Avoiding Awkward Silences

Let’s talk about how to avoid the dreaded awkward silence that usually rears its ugly head at the end of a conversation topic.

You’ve either said everything you have to say on the subject, or you just don’t want to dig further into it, or you get the feeling that the other person doesn’t want to dig further… so you’re stuck.

Don’t Keep Asking Questions Just To Fill The Silence

What we tend to do in these situations is ask a question. Usually a forced and uninteresting question that leads to another awkward silence.

We ask a question because we want to make the other person talk, so we can get the attention away from ourselves. So that we can get new ideas from the things they talk about.

But here’s the problem with that.

Pete from Beard Strokings AvatarIn an awkward silence, THEY also want YOU to talk. They want to get ideas from you.

So if YOU can find a way to fill the silence for long enough to break the awkward train, you become the hero.

But where can you find that idea for a new conversation topic?

What To Say To Keep The Silence From Getting Awkward

One way to do it is to just start telling them about something that happened that day, or something you did. Whatever it might be. Just start talking about it without knowing where your story is going.

For Example:
“I bought some clothes today. A coat, a sweater and some shorts.”

Not too interesting on its own, but now that I’ve said it, I’ve committed to the topic, and immediately a few things jumped to mind:

  1. 1.

    I got a sweet deal on the coat and the sweater because it’s almost Summer here in Australia. But I need Winter stuff because I’m moving to Vancouver.

  2. 2.

    The people in this particular shop reaaaally wanted to help me find something. I must’ve been asked if I wanted help by five different shop assistants. Some of them two or three times each.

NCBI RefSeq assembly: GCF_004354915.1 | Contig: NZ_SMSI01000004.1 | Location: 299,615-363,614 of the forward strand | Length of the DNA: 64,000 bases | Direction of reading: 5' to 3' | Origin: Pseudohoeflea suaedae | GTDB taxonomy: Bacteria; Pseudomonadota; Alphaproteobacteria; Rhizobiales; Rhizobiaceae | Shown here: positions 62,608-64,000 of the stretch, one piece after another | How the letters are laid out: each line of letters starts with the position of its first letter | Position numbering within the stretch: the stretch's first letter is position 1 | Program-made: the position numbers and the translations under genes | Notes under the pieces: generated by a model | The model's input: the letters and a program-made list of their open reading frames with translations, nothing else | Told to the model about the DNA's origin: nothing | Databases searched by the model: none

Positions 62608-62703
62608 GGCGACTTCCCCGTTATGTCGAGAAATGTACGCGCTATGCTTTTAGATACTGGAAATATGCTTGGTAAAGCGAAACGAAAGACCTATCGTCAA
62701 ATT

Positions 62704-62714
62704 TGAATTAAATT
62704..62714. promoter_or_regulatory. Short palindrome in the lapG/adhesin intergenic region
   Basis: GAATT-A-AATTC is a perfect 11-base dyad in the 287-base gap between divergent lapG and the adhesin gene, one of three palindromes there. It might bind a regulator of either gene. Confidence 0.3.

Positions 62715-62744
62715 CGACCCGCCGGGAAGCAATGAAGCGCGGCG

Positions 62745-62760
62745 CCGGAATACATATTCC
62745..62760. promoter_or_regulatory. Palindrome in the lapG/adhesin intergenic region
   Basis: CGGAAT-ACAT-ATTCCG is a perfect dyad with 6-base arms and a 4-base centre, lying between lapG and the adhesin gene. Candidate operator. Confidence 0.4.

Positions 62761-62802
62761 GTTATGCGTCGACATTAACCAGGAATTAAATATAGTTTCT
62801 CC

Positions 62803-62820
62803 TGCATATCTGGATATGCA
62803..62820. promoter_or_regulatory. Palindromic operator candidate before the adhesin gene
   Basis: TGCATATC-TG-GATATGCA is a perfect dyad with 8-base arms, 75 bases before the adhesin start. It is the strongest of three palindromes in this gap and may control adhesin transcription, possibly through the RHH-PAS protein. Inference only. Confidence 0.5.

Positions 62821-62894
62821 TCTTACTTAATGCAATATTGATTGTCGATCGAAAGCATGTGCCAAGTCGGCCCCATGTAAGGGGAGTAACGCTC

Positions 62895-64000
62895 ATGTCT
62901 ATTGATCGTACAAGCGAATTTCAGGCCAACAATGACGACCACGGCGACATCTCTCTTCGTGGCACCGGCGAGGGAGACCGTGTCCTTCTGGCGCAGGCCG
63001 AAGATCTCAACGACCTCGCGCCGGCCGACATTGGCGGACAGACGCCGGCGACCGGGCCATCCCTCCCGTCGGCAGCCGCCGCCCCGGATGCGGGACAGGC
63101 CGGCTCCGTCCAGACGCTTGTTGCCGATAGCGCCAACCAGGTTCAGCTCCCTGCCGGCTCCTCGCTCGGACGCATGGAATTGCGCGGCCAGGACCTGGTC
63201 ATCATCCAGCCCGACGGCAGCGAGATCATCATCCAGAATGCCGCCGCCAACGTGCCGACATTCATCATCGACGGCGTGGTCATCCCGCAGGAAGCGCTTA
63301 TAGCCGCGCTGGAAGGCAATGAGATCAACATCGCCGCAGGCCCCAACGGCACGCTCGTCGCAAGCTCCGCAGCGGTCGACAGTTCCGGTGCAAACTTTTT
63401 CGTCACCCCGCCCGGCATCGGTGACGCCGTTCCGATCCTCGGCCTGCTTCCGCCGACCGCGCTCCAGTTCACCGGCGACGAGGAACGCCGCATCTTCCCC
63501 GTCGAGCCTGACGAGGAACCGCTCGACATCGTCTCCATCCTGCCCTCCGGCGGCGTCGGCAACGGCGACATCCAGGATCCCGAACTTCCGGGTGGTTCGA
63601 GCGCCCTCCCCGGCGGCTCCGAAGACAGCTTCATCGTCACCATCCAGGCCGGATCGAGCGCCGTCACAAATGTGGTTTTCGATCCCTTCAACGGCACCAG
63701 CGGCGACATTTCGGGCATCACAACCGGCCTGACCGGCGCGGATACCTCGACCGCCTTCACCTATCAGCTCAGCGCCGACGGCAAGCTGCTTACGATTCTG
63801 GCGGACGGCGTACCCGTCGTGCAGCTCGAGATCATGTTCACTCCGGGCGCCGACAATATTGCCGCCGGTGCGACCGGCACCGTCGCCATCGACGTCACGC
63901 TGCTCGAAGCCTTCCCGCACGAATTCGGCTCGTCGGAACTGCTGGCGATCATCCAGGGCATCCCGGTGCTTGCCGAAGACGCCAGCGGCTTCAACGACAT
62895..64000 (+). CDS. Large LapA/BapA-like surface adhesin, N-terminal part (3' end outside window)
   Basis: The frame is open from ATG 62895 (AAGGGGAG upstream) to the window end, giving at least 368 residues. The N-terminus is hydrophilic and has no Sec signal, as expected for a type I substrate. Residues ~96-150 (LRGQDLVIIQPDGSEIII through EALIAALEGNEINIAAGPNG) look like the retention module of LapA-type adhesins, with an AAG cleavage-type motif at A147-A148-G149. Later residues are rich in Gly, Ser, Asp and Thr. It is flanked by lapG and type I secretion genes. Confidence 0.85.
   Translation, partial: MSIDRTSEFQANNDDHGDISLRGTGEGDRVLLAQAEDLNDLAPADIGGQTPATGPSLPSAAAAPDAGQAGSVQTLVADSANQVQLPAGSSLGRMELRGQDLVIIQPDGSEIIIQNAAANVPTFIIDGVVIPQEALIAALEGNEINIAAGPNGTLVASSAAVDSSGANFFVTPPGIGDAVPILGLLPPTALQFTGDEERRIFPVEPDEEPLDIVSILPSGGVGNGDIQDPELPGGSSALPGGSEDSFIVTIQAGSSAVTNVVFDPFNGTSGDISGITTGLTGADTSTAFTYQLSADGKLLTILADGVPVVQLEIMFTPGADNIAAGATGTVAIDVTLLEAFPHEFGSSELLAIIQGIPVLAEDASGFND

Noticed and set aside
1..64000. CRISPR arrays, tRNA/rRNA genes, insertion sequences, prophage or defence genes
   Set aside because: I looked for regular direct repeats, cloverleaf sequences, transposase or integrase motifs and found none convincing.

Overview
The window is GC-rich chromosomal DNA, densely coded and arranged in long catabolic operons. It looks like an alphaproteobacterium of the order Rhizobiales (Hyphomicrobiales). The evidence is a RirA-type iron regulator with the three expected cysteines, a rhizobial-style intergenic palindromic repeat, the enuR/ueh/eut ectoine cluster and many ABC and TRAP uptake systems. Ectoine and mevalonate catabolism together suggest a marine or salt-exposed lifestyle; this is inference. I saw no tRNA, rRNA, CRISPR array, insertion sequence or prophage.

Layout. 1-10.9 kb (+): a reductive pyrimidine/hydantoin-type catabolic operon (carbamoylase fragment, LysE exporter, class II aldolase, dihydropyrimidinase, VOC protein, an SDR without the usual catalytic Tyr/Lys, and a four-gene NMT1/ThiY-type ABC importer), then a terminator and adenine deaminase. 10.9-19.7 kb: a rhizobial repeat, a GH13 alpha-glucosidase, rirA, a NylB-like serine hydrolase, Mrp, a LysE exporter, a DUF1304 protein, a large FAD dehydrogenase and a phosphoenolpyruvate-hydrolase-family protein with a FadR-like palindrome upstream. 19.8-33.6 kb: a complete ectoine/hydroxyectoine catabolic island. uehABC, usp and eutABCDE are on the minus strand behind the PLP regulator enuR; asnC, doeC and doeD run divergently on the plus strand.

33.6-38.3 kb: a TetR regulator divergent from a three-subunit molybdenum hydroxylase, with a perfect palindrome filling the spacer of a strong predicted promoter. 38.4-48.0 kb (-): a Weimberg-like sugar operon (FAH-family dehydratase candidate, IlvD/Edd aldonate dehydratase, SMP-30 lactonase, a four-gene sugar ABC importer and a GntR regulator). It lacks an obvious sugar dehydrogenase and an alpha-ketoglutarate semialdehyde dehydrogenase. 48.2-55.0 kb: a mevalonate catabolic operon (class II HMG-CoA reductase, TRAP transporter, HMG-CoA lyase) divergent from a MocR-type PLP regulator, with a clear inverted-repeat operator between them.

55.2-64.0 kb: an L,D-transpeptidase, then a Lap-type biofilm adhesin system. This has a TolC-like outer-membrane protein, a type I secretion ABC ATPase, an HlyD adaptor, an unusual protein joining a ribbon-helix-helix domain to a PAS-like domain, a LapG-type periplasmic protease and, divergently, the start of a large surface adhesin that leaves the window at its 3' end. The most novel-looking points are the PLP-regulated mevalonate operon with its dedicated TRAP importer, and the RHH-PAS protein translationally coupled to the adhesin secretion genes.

3. 3.

    I asked one of the shop assistants where she got all her energy from, because she was really intense, and she told me that she’s only like this at work, and that as soon as she goes home to her partner she just crashes.

Notice how none of these are really complete stories? They don’t really have a point.

And that’s the point.

You Don’t Have To Know Exactly Where You Are Taking The Conversation

In an awkward silence, you can’t think of anything to say because you think you have to come up with something that has a point.

But the idea here is not to make a complete point… it’s to throw down a few bits of tinder (like firewood, not like the dating app) for the other person to light.

So just reflect back on your day out loud, and end your sentences without a point.

Now it might feel completely unnatural doing this, because you’re probably used to having a point when you say something.

But people actually do this all the time. Think about it. They do… don’t they?

And it’s not weird at all. You don’t even notice it. And it won’t be weird when you do it either.

So the lesson is this:

If you find yourself in an awkward silence, try stopping yourself from asking a question that might make it more awkward. Reflect back on your day instead, without knowing where your story is going.

The other person will pick up an idea from one of your incomplete thoughts and they’ll take the conversation in a new direction.

And of course you don’t have to talk about your day. That’s just an easy one to come up with. You can talk about any half-formed idea that comes to mind.

Just try it once and see what happens. It feels like magic when it works for the first time.

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Pete, thank you for this wonderful guide! I have friends from a different country than where I live and I might see them every two years. Conversation can be awkward for me dealing with a different culture and the lapse of time between our meetings. I’m excited to follow your tips in this article so to enjoy our conversations better! Again, thanks.